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|Title:||Androgen deprivation therapy use with post-prostatectomy radiotherapy in the Prostate Cancer Outcomes Registry Victoria.|
|Authors:||Ong, Wee Loon;Foroudi, Farshad;Evans, Sue;Millar, Jeremy|
|Affiliation:||Central Clinical School, Monash University, Melbourne, Victoria, Australia|
Department of Radiation Oncology, Peter MacCallum Cancer Centre, Melbourne, Victoria, Australia
Department of Epidemiology and Preventive Medicine, Monash University, Melbourne, Victoria, Australia
Health and Biomedical Informatics Centre, University of Melbourne, Melbourne, Victoria, Australia
Alfred Health Radiation Oncology Services, Melbourne, Victoria, Australia
Department of Radiation Oncology, Olivia Newton-John Cancer and Wellness Centre, Austin Health, Heidelberg, Victoria, Australia
|Citation:||Journal of medical imaging and radiation oncology 2018; online first: 8 October|
|Abstract:||The aim of this study is to evaluate the use of androgen deprivation therapy (ADT) with post-prostatectomy radiotherapy (PPRT) in a population-based cohort of Australian men. This is a prospective cohort of men with localised prostate cancer captured in the Prostate Cancer Outcomes Registry Victoria (PCOR-Vic), who received PPRT between January 2010 and December 2015. The primary outcome was ADT use with PPRT. Multivariate logistic regressions were used to identify patient, tumour and institutional factors influencing ADT use. 485 men were included in this study - 115 (24%) had pT2 disease, 231 (48%) pT3a, 134 (28%) pT3b and 5 (1%) pT4. Eighteen (4%) men had ISUP grade 1 disease, 139 (29%) ISUP grade 2, 170 (35%) ISUP grade 3 and 158 (33%) ISUP grade 4/5, while 267 (64%) men had positive surgical margins. Median time from prostatectomy to PPRT was 8.1 months (IQR = 5.3-13.9). Sixty-six (14%) patients had ADT with PPRT. In multivariate analyses, men who had increased age (OR = 1.06; 95% CI = 1.01-1.11), seminal vesicle involvement (OR = 3.81; 95% CI = 1.63-8.91) and underwent treatment in regional centres (OR = 2.17; 95% CI = 1.08-4.33) were more likely to have ADT with PPRT. We reported that 14% of men treated with PPRT received ADT in a population-based cohort of Australian men, which was less than half of the proportion of ADT use with PPRT in the US. It will be of interest to evaluate the uptake of ADT with PPRT in the coming years following recent publications of level 1 evidence confirming overall survival benefits of ADT with PPRT.|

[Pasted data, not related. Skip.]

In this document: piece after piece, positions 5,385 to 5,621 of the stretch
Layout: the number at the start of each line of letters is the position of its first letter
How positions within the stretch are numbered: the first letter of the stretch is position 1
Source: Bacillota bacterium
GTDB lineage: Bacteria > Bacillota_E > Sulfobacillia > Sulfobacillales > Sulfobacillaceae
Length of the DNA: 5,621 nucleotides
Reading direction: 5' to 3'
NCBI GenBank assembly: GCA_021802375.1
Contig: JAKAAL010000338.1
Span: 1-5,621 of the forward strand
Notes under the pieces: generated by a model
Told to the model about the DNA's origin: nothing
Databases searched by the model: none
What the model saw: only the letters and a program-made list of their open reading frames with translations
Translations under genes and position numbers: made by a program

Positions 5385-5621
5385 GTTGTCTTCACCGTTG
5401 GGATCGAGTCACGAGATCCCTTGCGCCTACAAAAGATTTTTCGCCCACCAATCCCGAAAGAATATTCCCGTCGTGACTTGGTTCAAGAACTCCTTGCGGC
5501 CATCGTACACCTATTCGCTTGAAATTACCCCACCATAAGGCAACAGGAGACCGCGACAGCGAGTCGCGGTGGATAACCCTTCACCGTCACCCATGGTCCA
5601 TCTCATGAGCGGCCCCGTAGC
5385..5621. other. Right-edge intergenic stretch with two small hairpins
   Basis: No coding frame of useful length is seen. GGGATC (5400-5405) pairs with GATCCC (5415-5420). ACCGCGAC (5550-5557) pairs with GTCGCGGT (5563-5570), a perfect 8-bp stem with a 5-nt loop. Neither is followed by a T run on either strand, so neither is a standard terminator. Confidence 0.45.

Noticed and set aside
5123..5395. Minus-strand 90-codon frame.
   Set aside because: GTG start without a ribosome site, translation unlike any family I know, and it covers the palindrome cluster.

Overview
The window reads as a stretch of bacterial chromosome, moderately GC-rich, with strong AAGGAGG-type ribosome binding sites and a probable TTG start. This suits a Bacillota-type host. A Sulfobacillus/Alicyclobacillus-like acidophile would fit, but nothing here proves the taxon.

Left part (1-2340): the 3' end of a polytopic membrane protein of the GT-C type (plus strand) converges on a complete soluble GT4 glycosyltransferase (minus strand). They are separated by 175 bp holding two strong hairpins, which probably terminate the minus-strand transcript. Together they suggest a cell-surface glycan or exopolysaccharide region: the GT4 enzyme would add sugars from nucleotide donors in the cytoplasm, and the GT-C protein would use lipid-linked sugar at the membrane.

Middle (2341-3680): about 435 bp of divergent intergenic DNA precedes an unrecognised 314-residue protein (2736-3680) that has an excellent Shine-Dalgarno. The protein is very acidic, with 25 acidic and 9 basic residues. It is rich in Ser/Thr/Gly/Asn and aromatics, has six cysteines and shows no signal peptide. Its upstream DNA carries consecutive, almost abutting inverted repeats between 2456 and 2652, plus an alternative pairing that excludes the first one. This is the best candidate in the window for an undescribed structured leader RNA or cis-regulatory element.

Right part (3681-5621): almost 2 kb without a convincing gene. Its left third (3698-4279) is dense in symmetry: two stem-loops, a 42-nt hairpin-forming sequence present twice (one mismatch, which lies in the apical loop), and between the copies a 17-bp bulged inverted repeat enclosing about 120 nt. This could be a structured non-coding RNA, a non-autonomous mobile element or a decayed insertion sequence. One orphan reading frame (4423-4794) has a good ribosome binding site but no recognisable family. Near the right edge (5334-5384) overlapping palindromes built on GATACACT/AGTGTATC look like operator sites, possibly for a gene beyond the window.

|Appears in Collections:||Journal articles|
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